With valuations getting lofty for U.S. real estate investment trust stocks, now might be a particularly good time to spread your real estate bets internationally.
It used be the case that investing across several domestic REIT property types was an adequate way to get diversification. You could buy
for mall exposure,
Vornado Realty Trust
for office exposure and
for apartment exposure, for example.
Now, industry players advise on adding international real estate stocks to the mix.
Since 2002, non-U.S. real estate stocks have outperformed their domestic peers, says Amos Rogers, managing director of the Tuckerman Group, a real estate-focused investment management firm. That's saying a lot, since U.S. REITs have beaten the broader U.S. stock indices for this entire period.
For the first three quarters of this year, U.S. REITs returned 24%, while overseas real estate stocks returned 26%, Rogers says.
Bullish international investors believe this trend will continue, with the general thesis holding that there are more growth opportunities overseas. Moreover, valuations might be cheaper.
The mid-1990's boom that occurred with U.S. REIT stocks is now happening with international REITs, but even faster, says Steve Carroll, managing director with CBRE Global Real Estate Securities. Back in the '90s, U.S. real estate owners converted their properties into REITs to offer a tax-advantaged platform that also gave investors nice dividends.
Since 2000, seven countries have adopted REIT or REIT-like structures, including Japan, Singapore, France, and Hong Kong. Countries such as Australia and Canada already had the vehicles in existence. Next year, REITs will be introduced into the U.K. and Germany.
The fact that there are still so many REIT conversion opportunities is one major arena for potential growth, industry watchers say.
Stephen Coyle, chief investment strategist with Citigroup Property Investors, which manages money for institutional investors, says his firm is currently underweight U.S. REIT stocks because he believes they're expensive.
Private equity companies are paying big premiums to take U.S. REITs private, which has been part of the reason the stocks are priced so high. In contrast, in Japan (which approved REITs in 2000), a number of real estate operating companies continue to seed public REITs, Coyle says.
Nonetheless, the general strategy of going overseas is a good way to spread risk.
"We have found there's very strong diversification benefits going global with regards to REITs, rather than focusing on any one continent," Coyle says. The correlation between real estate stocks in the U.S. and Japan, for example, is just 7%, he says. Even between the U.S. and Europe, the correlation is 40%.
Those looking to invest in international real estate stocks currently must buy the stocks from brokers, oftentimes overseas (there are none on U.S. stock exchanges). There also are a host of mutual funds offering international real estate-focused products.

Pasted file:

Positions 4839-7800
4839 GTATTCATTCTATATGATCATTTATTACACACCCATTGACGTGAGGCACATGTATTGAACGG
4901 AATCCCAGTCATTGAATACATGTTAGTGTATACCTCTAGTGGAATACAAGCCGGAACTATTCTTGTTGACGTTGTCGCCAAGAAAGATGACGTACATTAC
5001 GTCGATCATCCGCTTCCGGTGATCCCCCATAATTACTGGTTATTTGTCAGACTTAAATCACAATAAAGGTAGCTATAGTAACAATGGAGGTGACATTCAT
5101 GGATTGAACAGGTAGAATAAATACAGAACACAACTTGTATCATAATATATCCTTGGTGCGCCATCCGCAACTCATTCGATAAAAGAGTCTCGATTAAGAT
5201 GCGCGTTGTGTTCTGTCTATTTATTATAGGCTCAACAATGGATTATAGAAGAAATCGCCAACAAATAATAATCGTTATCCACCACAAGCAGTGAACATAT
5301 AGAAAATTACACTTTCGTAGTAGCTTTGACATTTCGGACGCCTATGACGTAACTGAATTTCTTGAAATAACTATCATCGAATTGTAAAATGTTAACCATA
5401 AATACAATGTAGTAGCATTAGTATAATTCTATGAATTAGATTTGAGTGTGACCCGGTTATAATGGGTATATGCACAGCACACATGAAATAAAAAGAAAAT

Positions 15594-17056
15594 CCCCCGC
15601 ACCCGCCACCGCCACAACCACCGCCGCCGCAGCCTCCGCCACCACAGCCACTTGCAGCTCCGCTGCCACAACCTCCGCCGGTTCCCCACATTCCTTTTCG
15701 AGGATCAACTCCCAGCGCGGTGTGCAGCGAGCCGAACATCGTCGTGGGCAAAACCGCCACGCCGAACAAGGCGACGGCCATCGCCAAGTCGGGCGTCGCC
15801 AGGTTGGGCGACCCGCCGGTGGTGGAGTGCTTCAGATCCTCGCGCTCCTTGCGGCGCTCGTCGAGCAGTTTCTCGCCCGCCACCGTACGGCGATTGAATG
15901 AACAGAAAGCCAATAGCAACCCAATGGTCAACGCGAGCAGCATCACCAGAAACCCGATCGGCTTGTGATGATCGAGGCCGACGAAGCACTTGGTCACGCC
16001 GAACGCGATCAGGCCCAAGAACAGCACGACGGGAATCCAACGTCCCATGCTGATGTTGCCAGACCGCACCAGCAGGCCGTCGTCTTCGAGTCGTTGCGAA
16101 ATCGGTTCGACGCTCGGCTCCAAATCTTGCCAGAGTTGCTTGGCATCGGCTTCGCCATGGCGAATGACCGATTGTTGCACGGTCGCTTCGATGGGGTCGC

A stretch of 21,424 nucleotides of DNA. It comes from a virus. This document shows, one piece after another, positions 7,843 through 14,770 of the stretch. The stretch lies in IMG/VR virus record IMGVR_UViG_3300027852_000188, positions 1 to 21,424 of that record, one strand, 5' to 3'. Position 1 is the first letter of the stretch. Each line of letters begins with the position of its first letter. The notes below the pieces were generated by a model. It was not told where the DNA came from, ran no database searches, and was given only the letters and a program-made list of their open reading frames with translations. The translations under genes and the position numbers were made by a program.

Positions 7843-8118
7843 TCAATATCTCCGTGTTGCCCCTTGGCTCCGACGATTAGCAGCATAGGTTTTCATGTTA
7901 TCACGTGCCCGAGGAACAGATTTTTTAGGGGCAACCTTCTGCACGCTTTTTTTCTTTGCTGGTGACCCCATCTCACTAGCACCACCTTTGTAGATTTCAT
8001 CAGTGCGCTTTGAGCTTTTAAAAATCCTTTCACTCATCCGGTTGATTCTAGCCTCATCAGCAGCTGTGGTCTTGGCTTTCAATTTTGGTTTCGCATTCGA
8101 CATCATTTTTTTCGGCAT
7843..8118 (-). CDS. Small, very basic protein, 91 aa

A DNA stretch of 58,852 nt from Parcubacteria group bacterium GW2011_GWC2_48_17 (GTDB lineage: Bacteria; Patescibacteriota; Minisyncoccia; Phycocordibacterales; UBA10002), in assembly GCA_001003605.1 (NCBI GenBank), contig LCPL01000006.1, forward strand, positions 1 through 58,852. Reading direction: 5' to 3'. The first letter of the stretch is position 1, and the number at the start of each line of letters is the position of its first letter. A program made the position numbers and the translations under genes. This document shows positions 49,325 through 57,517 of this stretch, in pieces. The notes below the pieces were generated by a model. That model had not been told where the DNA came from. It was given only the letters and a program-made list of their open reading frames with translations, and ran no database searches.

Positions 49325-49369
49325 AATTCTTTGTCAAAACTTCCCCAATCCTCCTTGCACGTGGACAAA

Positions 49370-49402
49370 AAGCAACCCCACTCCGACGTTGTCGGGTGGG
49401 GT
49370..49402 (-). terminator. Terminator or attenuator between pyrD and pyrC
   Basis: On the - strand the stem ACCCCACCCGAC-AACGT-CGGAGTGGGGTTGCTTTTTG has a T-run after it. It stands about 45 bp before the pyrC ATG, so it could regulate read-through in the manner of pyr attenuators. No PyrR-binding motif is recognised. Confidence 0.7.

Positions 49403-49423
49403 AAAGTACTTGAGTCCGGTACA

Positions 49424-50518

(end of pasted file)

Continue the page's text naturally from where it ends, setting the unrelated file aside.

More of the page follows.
But in coming months, the first global real estate exchange-traded fund will be launched by State Street Global Advisors and the Tuckerman Group. The streetTracks International Real Estate ETF will invest solely in real estate stocks located outside the U.S. and will track the Dow Jones Wilshire ex-U.S. Real Estate Securities Index.
The ETF will be half REITs (which are required to pay dividends) and half real estate operating companies. The fund's geographic mix will be: Australia, at 19.6%; the U.K., 18.2%; Japan, 17.8%; and Canada, 8.1%, with other Asian and European countries making up the bulk of the product.
Barclays Global Investors also is rumored to be planning a global real estate ETF, but the company declined to comment for this story.
The global real estate stock market now has a market capitalization of $720 billion, with half of that in the U.S.
Much of the recent international real estate boom continues to be driven by institutional dollars. Countries like Japan and Australia have been heavily investing their citizens' retirement dollars outside their own countries for many years now. Recently, U.S. pension funds such as CalPERS have earmarked a large amount of money for overseas real estate investment.
In Asia, the story of the recent boom in real estate stocks is not just about institutional money, but also retail investors flocking to the sector, says Antony Green, an investment banker with Macquarie Bank of Australia.
"In Asia, there's a huge demographic change that's going on," Green told attendees of a panel discussion at the annual National Association of Real Estate Investment Trusts convention last week in San Francisco.
Aging populations and growing wealth are spurring demand for investments with yield, he said. As well, there's a particular amount of demand from wealthy individuals in Asia who were unable to invest in commercial properties until the REIT structure came along, he added.
Macquarie was involved with the first REIT IPOs in Singapore in 2002. At the time, the bank was trying to sell the stocks at an initial dividend yield of 8%. Now, these stocks trade at 5% yields, Green said.
This shows that cap rates, or initial rates of return on real estate, continue to fall globally, putting us all in a "low-return world," as many industry watchers like to say.
Of course, all this again raises the question of whether overseas real estate stocks are really that much cheaper, given that cap rates across the globe continue to compress.
"Nobody overseas is arguing that property-linked stocks are undervalued," says Barry Vinocur, founder and editor of REIT Zone Publications.
Nonetheless, "in the real estate investment space, (international) is the fastest-growing area," he says.